> Always make a copy of your passport. A friend I was traveling with lost her passport in the Madrid airport. Welcome to a travel nightmare. It was a Sunday, our bags were on their way to Morocco, and neither of us spoke Spanish. But our travel insurance hotline gave us directions (and hours of operation) to the U.S. Embassy. After a few hours wait and a charge of $250, a new passport was issued. Thank goodness my friend had a copy of her passport!

> Don’t be afraid to travel solo. You will be amazed how easy it is to meet others who are doing the same.

> Challenge yourself physically, spiritually and emotionally.
In my late 60s, I wanted to challenge myself and walk the famous Camino pilgrimage, The Way of St. James, in northwestern Spain. I Googled: “Walking the Camino after age 60” and a TON of blogs by people just like me popped up on the screen. Reading them gave me confidence. I did more research, put myself on a 10-week walking program, and soon I was off to Spain! I quickly discovered my “island walking” program hadn’t nearly prepared me for the hills, creeks, and rocky terrain of the Camino; but I made it. Sure, I was slower than other walkers, and I rested more often, but when I was handed my Certificate of Official Pilgrimage, I felt like a conqueror.  

It’s never too late. When I was 21 years old I went on a mission to Costa Rica. My roommate was 75 years old. When she told me her age I couldn’t believe it. She did everything we did. She taught me by example, if you have the willingness and ability, then why not do it?

Take a road less traveled. There are some amazing off the beaten path adventures out there. For years, a personal interest of mine was to see the city within the city in Marrakesh. I found an inexpensive tour hosted by locals. It included a visit to the walled city, cooking with a local family, and a tour of a local mosque. This was my first visit to a Muslim country—and yes, I was apprehensive—but the locals were very friendly and helpful.

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> We live in an amazingly diverse country filled with history and natural beauty. Our national state parks are second to none. We’ve got the best selection of theme parks (including Las Vegas) in the world. I’ve traveled to many far off lands, but I have yet to see a sunset as beautiful as those I’ve watched in Sedona, or a moon as full and magnificent as the one I watched rise from the top of a snow-capped mountain in Vermont. We also have some of the best-kept hiking and biking trails, gorgeous white water rivers, and pristine sandy beaches (including our own home sweet home).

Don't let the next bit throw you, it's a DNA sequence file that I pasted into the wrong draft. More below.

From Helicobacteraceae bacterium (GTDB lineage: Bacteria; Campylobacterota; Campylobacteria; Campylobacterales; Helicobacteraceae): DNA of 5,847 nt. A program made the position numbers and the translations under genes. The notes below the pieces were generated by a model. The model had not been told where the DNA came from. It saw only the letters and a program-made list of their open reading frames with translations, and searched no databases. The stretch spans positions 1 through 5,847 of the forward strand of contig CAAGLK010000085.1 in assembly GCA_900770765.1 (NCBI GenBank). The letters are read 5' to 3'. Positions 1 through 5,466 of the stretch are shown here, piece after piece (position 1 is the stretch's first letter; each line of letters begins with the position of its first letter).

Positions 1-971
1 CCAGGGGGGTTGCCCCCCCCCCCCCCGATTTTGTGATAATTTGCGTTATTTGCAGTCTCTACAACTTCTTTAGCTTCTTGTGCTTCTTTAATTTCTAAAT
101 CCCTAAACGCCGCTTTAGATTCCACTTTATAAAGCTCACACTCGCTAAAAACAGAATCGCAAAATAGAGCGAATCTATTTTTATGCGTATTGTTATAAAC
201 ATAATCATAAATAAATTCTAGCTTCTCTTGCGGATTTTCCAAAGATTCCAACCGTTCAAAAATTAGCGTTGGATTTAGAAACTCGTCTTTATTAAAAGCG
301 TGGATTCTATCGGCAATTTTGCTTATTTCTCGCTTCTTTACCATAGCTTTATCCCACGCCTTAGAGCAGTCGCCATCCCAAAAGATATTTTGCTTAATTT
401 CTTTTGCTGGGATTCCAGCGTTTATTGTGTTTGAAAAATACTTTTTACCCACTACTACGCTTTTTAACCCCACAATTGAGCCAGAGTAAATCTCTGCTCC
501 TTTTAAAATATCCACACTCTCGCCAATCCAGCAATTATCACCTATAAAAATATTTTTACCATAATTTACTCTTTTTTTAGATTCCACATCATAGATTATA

Respect other cultures… especially when it comes to attire. The United States and other western cultures are more casual in dress, but this is not the case in many countries. In Rome, it is considered disrespectful to wear short shorts or low cut sleeveless tops when entering many churches and cathedrals. In Morocco, my research advised me to wear loose clothing and a scarf over my head in order to feel more comfortable and less conspicuous. In India, we were advised to wear loose fitting clothing, as well.

> Expect the unexpected. Even the best-planned trip can go awry: Lost luggage; delayed connections; smaller rooms than expected; or getting lost. Dealing with the usual challenges can be even more frustrating when traveling abroad. Take a breath and allow the experience to strengthen your creativity in solving the situation. It’s been proven that travel is a stress buster; it helps us reinvent ourselves and boosts satisfaction and happiness. Don’t let a hiccup get in your way.

My personal theory:
If more people traveled to different countries and experienced different cultures, we would not be so afraid of people
who are different from us.

Suggested Websites to Explore for Travel:

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Donne has traveled extensively throughout the United States, as well as Europe, England, Haiti, Cuba, Iceland, Bulgaria, Italy, Greece, Africa, Costa Rica, Latin America, Mexico, and India. Her modes of transportation have been cruise ships, river boats, air planes, and good ‘ole hiking boots.